The story of the past week has been, and rightfully so, about Missouri defensive end Michael Sam’s brave statement that he is a member of the LGBT community.
My personal feelings are these: I have friends in the LGBT community. I know I am far from perfect, so who am I to say anything about them?
Now, let’s get onto the football side of this that concerns me.
Michael Sam was this year’s SEC Defensive Player of the Year. His ability to rush the passer was the difference in many of Missouri’s games and he recorded 11.5 sacks and 19 tackles for a loss. Since the SEC is generally considered the best conference in college football, the common logical idea would be that Sam is likely to be drafted early by NFL teams.
Being able to play college football and being able to play in the NFL are two different things.
When you line up against an NFL right tackle you’re not playing a right tackle. You’re playing a former collegiate left tackle that was the best lineman on his team.
That’s just one example of the NFL’s competition level rising to the occasion. Guys that are studs in college can see themselves become average players.
Plus, many analysts believe that Sam benefited from having a great number of defensive teammates who took up blockers and gave Sam the opportunities to dominate the way he did.
I think Sam will become one of those players because of his physical shortcomings. He’s a 4-3 defensive end pass rusher that is 6-2 and weighs 255 pounds. Decent size, but in the NFL, that’s not going to work generally. The prototypical 4-3 defensive end is 6-3 or taller and weighs at a minimum 255 pounds.
There are NFL comparisons like Terrell Suggs, Trent Cole, and Lamarr Woodley that have similar body types and run roughly the same 40-yard-dash time (Sam is predicted to be a 4.7). However, for Sam to reach their level of success, he needs to show he has their level of quickness to make up for lack of speed.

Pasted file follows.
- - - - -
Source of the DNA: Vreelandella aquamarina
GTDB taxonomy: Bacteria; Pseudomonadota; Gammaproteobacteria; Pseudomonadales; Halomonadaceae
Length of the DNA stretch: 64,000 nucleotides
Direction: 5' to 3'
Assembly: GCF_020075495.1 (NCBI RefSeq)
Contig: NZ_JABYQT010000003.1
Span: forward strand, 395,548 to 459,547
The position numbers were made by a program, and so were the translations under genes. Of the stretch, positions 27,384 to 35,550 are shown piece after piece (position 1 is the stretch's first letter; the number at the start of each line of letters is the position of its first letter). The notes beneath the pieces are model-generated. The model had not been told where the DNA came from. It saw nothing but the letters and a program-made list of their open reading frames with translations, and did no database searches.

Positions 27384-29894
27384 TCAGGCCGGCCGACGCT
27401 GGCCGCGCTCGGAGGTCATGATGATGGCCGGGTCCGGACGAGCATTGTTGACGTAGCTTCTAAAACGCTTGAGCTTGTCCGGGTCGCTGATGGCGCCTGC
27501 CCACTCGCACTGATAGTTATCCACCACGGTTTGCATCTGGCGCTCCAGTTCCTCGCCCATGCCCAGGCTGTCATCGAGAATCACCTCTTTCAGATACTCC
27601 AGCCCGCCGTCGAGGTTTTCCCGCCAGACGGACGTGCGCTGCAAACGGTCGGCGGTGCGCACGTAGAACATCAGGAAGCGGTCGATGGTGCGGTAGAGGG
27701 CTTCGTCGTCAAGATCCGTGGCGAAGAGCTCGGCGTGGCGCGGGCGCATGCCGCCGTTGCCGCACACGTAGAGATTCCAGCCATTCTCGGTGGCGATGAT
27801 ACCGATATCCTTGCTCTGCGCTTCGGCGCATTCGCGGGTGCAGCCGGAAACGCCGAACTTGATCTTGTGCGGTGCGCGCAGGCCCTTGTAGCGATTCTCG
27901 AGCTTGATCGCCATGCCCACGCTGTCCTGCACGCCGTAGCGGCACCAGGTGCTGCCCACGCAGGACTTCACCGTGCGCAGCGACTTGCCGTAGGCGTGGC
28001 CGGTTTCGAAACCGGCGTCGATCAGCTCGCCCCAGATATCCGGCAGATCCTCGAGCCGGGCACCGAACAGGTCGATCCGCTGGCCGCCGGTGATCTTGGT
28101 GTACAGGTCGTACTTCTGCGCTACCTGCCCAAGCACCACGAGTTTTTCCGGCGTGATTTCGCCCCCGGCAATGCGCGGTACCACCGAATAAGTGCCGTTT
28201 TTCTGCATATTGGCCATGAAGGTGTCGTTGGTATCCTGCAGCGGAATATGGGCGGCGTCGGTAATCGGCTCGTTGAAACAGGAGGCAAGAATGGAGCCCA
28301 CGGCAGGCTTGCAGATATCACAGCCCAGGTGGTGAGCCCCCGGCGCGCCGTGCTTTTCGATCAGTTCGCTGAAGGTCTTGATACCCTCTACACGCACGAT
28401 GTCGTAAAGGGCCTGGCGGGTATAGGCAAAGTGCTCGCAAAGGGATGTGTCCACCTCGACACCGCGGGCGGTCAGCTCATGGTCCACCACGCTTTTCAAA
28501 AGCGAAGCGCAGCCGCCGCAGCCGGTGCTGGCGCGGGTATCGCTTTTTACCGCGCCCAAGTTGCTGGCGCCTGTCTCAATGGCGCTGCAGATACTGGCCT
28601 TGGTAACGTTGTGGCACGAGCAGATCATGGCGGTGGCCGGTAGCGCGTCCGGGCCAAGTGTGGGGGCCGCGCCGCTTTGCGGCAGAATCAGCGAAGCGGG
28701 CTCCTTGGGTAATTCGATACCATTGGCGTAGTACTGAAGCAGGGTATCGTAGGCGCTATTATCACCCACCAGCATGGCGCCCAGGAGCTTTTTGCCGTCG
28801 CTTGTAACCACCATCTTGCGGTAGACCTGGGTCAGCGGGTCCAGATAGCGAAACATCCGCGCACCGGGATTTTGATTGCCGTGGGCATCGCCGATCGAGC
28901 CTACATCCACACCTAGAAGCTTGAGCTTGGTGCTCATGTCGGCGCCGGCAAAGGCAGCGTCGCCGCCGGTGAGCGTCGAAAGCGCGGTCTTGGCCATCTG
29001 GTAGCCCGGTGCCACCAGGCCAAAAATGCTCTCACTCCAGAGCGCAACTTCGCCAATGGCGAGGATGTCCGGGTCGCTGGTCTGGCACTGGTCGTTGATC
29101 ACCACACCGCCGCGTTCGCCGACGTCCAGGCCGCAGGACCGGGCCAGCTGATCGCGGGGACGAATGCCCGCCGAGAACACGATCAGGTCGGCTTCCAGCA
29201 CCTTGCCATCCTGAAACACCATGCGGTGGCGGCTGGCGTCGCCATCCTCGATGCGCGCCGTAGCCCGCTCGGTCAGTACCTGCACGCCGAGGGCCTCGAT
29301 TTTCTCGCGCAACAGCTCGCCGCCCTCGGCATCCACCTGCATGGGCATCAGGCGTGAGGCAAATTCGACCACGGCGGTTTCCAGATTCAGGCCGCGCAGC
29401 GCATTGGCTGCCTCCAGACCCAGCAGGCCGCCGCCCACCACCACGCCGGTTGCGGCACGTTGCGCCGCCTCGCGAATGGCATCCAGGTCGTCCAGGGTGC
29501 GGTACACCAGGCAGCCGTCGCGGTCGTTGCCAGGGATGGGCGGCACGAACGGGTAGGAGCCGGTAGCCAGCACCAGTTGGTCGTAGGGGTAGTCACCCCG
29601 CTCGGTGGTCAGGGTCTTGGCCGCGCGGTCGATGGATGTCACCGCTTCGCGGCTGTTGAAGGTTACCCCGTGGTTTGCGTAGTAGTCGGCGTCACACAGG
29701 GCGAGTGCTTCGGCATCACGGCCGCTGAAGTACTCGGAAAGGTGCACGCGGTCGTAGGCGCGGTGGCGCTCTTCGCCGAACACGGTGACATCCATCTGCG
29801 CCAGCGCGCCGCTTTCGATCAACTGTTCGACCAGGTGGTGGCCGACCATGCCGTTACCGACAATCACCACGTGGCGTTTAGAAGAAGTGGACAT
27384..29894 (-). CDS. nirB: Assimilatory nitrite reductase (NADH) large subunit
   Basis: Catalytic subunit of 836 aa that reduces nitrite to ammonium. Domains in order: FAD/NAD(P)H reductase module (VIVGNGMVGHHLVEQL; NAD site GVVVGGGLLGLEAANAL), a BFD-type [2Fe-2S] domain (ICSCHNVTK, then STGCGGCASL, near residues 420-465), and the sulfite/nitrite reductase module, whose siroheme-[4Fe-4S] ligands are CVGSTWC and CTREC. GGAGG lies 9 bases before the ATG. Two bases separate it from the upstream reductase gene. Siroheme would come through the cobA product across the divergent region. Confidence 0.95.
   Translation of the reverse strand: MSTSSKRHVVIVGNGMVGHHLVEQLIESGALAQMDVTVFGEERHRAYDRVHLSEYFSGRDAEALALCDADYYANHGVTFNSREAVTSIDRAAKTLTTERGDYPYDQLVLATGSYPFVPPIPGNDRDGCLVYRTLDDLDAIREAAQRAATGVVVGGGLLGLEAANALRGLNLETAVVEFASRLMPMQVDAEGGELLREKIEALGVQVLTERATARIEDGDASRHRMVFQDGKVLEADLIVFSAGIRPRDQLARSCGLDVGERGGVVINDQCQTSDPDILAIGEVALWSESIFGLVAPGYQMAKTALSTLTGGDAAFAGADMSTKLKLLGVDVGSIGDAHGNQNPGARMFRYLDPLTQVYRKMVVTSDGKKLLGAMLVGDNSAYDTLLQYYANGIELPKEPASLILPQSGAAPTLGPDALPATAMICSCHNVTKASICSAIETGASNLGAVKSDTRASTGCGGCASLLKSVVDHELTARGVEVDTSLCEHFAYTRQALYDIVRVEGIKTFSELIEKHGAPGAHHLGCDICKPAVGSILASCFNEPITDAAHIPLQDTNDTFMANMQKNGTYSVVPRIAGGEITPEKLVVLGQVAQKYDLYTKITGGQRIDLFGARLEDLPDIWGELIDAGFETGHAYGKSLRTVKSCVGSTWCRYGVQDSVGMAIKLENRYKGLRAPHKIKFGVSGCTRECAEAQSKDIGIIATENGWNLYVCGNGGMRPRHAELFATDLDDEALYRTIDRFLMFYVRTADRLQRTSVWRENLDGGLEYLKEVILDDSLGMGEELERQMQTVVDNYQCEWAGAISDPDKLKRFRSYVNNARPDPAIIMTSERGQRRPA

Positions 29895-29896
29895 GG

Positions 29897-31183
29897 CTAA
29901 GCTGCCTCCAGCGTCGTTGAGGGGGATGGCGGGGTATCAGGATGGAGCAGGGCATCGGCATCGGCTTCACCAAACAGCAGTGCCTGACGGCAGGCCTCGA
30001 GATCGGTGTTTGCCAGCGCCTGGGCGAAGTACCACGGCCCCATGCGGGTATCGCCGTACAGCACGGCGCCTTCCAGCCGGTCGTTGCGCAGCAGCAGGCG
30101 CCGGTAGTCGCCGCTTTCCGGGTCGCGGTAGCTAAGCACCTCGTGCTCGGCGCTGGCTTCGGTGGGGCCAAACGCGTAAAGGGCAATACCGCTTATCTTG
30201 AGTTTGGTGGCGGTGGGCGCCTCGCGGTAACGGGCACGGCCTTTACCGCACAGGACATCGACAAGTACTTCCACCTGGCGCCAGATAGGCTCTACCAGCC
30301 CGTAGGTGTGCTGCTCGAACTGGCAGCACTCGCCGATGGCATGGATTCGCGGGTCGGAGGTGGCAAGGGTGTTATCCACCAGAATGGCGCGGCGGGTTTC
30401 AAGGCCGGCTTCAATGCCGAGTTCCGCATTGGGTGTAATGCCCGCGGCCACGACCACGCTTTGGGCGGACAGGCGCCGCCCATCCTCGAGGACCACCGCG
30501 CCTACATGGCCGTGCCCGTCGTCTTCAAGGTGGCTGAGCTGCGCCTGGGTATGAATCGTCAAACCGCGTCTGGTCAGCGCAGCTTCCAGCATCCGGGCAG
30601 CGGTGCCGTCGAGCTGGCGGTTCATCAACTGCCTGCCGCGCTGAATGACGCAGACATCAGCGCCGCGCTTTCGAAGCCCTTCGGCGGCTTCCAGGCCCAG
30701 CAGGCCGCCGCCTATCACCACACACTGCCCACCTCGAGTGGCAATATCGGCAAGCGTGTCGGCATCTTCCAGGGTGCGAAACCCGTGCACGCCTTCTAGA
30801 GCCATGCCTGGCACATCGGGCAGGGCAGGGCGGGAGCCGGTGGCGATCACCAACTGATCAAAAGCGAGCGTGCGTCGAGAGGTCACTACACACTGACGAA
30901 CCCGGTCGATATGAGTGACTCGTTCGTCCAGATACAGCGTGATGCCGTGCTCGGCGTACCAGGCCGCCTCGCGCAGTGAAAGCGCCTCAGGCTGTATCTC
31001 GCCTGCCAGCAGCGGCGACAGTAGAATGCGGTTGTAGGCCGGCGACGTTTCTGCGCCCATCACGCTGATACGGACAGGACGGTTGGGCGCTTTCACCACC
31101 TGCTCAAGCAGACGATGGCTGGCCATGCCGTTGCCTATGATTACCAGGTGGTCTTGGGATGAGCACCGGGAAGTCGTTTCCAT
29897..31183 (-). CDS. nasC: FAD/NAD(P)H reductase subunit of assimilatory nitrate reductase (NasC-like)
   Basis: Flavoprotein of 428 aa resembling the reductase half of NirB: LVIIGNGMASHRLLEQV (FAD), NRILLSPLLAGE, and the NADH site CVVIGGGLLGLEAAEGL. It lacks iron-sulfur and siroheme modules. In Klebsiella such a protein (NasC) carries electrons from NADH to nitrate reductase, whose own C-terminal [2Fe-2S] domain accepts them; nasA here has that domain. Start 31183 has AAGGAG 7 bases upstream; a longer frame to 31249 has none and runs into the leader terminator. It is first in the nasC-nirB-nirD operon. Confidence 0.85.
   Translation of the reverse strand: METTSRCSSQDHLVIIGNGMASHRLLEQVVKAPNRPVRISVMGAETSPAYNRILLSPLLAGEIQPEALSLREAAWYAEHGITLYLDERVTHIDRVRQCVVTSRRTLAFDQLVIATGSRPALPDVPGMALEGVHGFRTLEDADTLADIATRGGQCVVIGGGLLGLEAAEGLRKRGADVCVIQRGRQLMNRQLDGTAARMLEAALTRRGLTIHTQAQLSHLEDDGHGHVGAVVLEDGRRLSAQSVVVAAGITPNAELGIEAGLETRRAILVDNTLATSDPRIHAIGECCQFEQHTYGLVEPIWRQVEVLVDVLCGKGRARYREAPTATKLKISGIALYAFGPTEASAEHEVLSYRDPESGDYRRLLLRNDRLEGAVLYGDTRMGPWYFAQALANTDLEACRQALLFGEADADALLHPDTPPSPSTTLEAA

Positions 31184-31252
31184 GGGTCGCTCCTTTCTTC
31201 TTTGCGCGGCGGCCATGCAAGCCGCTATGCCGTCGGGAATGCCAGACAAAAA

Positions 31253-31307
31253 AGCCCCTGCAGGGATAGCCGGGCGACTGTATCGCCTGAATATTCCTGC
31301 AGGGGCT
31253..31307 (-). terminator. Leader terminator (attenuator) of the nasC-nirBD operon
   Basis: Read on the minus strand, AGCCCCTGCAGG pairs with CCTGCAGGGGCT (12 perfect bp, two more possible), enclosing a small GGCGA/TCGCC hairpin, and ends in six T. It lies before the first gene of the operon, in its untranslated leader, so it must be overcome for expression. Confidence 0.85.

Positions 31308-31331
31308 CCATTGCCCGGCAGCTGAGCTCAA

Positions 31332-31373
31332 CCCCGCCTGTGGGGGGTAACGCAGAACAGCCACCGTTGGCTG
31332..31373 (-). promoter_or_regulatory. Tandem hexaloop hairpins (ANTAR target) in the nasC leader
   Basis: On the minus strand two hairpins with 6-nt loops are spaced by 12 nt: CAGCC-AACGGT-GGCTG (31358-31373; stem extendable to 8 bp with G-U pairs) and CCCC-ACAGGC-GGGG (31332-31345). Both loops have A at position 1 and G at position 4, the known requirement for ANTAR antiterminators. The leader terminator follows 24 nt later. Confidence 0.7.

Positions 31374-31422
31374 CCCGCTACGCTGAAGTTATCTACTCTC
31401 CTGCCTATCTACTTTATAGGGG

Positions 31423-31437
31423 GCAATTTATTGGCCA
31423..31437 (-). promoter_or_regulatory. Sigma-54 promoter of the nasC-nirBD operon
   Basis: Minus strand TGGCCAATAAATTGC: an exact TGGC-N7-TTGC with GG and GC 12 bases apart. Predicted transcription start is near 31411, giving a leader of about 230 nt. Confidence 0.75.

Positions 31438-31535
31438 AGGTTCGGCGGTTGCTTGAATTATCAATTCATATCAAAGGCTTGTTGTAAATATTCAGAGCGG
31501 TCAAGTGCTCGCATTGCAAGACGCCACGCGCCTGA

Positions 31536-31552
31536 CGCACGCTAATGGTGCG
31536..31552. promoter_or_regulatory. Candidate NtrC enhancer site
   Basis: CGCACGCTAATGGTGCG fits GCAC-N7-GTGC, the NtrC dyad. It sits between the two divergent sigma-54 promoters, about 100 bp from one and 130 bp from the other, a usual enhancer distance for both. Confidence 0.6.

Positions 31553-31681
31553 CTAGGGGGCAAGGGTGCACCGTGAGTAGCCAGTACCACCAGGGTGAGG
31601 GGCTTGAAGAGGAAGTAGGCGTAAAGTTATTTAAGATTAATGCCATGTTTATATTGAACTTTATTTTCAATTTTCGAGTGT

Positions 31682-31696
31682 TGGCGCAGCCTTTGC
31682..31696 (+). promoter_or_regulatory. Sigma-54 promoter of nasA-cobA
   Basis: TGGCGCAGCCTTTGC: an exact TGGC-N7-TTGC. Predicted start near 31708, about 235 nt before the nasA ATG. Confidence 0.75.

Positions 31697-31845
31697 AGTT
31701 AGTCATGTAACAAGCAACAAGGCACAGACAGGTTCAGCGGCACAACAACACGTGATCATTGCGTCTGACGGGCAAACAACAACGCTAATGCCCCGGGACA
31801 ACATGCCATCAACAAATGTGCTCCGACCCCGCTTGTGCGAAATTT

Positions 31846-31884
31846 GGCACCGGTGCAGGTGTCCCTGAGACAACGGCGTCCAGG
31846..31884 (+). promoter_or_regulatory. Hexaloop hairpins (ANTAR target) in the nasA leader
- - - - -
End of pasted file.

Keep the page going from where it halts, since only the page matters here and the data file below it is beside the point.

If Sam is drafted by a 3-4 team, he could theoretically convert to an outside or even inside linebacker, but he’ll have to learn to a new scheme and a new pass rush style.
Sam could also become a 4-3 outside linebacker but, he doesn’t have the footwork to play elite coverage. 4-3 linebackers are expected to cover short routes in zone coverage or one-on-one with tight ends.
I predict he will become a linebacker and a situational pass-rusher. He can also play all four special teams, but he will not start unless he significantly overachieves.
This is a problem that a great many players face when they want to go to the NFL. They aren’t big enough, tall enough or lack footwork. These are called defects.
The point is NFL general managers don’t draft guys in the first round that have this many defects. They will draft the 6’5 guy who is faster and stronger over the 6’2 guy and they have years of data to back up their reasoning.
Because of these negatives, Sam gets a fourth-round draft grade from me. I certainly couldn’t draft him in the first or second round even if he was my own brother. First and second round is where you get your starters.
I want the LGBT members who read this piece to understand that Sam’s eventual fall in the draft won’t be solely because of homophobia. The NFL still has many close-minded people in it, but at least one GM would draft Sam if he was a true first-round draft choice.
Will Sam’s sexuality play a role? Absolutely, but it won’t cost him the first or second round. He was never there to begin with.
If Sam goes undrafted, that is when we will know that homophobia in the NFL is truly rampant.